Appellants' claim regarding a homestead exemption must be dealt with according to the legal positions occupied by their adversaries. As we have said, Wilson and Farmers held judgment liens against appellants. They initially intervened seeking foreclosure of their liens. They were ultimately made defendants by an amended complaint whereupon they answered and cross claimed seeking the same relief. Appellants answered the cross complaints, merely alleging that Mrs. Riebold's interest was not subject to foreclosure. No claim for a homestead exemption was made in these answers. Wilson and Farmers then moved for, and obtained, summary judgments.

The short answer to appellants' argument so far as Wilson and Farmers are concerned, is that they failed to comply with the provisions of § 24-1-24, N.M.S.A. 1953 which says:

"The defendant, if he desires to claim such real estate or any part thereof as an exemption allowed by law, shall set up his claim of exemption by answer in such foreclosure suit."

If appellants desired to claim a homestead exemption against these junior judgment lienholders, compliance with the quoted statute was essential. They had an opportunity to advance such claims in their answers to the cross claims which sought foreclosure. They have plainly failed to comply with § 24-1-24, supra.

We then come to the question of garnishments. The garnishment proceedings do not appear in the record. Our information on the subject is sparse, being gleaned from statements in the Commissioner's reports and certain provisions of court orders. They are presumably regular or we would have heard of it. In any case, the sole question presented is whether the proceeds of sale are shielded by § 24-6-1, supra, from the operation of the writs of garnishment. What we now say is limited to that narrow question.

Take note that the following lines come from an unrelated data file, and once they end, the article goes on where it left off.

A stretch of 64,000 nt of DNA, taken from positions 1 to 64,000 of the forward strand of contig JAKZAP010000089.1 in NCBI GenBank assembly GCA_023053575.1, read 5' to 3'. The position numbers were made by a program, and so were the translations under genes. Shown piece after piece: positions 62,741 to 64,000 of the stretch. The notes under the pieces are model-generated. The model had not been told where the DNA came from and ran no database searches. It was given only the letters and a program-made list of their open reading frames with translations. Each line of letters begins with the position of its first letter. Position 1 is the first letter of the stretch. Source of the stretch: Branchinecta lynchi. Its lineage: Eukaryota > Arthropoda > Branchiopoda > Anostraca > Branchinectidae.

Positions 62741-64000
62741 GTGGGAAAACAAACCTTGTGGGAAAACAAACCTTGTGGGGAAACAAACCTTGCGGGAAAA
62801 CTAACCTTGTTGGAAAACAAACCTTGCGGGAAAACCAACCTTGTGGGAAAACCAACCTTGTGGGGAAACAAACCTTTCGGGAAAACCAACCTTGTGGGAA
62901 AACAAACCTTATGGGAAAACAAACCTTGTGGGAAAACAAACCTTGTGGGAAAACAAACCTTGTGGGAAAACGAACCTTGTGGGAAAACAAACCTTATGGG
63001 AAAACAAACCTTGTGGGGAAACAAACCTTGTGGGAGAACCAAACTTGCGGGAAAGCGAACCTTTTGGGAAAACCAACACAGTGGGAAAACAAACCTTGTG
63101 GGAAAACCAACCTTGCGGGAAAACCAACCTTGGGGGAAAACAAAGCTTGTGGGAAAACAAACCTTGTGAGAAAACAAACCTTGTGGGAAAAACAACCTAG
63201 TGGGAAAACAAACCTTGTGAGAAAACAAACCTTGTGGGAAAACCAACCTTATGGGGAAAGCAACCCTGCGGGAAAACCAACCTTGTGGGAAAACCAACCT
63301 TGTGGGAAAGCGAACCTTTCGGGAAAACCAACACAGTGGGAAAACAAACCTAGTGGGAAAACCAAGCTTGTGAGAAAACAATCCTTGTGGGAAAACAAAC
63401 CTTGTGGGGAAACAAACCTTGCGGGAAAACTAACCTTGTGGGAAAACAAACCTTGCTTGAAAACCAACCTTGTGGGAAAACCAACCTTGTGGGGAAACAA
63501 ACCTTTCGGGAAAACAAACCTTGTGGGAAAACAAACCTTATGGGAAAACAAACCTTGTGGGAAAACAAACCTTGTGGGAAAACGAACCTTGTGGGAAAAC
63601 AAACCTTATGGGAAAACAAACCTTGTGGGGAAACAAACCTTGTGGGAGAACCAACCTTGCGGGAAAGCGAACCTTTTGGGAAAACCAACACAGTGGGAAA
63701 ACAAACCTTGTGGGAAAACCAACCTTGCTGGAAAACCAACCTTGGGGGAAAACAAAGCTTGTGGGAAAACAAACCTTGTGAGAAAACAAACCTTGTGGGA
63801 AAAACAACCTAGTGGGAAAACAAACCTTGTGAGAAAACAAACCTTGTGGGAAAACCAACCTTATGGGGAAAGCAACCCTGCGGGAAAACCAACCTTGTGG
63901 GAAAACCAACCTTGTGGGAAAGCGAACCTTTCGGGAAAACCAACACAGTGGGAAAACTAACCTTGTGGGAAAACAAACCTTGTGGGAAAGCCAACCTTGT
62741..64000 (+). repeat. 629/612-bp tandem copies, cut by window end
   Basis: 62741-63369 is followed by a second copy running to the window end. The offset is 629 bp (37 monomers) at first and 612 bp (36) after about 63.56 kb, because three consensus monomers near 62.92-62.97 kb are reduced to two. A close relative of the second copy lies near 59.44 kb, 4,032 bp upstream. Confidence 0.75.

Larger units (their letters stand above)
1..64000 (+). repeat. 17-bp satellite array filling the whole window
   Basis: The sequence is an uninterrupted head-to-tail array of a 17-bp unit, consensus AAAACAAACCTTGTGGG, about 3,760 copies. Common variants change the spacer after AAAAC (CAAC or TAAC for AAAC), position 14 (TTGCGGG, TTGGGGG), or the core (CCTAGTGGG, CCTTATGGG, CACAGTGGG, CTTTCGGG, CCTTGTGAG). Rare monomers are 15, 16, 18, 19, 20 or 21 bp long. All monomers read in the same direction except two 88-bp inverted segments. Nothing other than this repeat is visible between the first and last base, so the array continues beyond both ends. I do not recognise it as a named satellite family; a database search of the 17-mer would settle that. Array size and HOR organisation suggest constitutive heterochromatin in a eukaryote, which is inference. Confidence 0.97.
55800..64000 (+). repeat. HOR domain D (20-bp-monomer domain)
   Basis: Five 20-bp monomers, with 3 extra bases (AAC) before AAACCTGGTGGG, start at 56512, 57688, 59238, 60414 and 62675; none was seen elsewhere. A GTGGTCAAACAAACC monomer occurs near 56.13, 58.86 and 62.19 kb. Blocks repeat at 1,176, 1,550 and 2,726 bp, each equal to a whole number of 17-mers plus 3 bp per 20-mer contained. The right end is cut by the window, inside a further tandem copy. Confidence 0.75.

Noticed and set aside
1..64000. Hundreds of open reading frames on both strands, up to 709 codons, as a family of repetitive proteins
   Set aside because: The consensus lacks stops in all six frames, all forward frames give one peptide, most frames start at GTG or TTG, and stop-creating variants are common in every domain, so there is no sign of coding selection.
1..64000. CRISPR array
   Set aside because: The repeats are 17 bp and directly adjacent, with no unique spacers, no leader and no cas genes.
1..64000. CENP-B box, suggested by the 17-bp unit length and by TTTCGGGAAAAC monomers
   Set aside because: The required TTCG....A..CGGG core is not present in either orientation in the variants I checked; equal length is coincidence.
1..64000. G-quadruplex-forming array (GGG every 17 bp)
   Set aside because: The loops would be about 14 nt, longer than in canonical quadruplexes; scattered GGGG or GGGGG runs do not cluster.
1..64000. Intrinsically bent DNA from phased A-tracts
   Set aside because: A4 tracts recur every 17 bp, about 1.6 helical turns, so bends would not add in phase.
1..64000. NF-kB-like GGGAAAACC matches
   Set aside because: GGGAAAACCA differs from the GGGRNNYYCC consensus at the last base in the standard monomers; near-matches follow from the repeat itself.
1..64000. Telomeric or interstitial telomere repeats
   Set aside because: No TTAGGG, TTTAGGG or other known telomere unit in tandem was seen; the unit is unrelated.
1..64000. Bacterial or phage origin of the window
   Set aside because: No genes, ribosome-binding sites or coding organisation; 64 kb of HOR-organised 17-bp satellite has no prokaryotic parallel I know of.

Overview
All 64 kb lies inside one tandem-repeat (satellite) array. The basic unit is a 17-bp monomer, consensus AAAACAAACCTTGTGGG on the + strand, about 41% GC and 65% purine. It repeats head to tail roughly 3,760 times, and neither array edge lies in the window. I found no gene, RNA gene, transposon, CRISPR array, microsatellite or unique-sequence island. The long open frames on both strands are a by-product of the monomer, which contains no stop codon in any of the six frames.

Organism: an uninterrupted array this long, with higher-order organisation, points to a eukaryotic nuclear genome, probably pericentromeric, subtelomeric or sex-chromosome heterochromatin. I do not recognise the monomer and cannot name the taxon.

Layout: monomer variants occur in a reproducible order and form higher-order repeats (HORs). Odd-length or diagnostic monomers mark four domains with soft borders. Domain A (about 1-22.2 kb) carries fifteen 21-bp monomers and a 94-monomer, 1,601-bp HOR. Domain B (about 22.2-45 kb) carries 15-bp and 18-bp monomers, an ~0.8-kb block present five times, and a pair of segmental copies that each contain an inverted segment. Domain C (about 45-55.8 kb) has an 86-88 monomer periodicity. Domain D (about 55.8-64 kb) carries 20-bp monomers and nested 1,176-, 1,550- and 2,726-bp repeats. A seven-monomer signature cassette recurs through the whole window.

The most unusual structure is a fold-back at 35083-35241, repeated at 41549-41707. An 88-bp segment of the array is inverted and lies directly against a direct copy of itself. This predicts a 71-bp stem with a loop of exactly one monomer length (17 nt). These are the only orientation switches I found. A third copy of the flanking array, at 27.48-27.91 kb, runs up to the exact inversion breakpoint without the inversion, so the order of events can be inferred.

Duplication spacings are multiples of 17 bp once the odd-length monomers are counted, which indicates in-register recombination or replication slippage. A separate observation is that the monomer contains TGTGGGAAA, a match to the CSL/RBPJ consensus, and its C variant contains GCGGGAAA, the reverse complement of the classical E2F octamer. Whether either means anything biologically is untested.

Wilson's share of the proceeds have apparently been garnished by a Mr. Ball and wife. The court ordered Wilson's share paid to Ball et ux, subject to leave granted appellants to supersede.

Appellants do not assert that Ball occupies a different position than Wilson. Accordingly, having held that appellant's claim of homestead exemption was unavailing against Wilson, we find no error in the court's direction to pay Wilson's share of the proceeds to Ball et ux.

After disbursing or taking into account the claims of the Speckners, Wilson, Farmers', interest, costs and expenses of sale and the like, there remained from the proceeds of sale $6,730.46 for the account of appellants. But their troubles were not at an end, because the Commissioner was garnished by two other claimed creditors of appellants, Messrs. Minor and Willis, in amounts aggregating the sum in appellants' account.

The Minor and Willis garnishments are based upon asserted debts owing by appellants, *14 as distinguished from the Ball garnishment which was predicated upon a debt of Wilson.

Declining to be diverted by the fact that Minor was the purchaser at the sale, because appellants attach no significance thereto, we hold that the appellants' claim of homestead exemption is unavailing as against the Minor and Willis garnishments.

§ 24-6-3, N.M.S.A. 1953 (Supp. 1973), a section of the same article as § 24-6-1, supra, upon which appellants rely, provides:

"The provisions of this article do not apply or extend to taxes, garnishment, recorded liens of mortgagees or lessors or recorded liens of laborers or materialmen for labor or materials furnished for the construction or repair of the dwelling house."

Finding no error the case is affirmed.

It is so ordered.

MONTOYA and MARTINEZ, JJ., concur.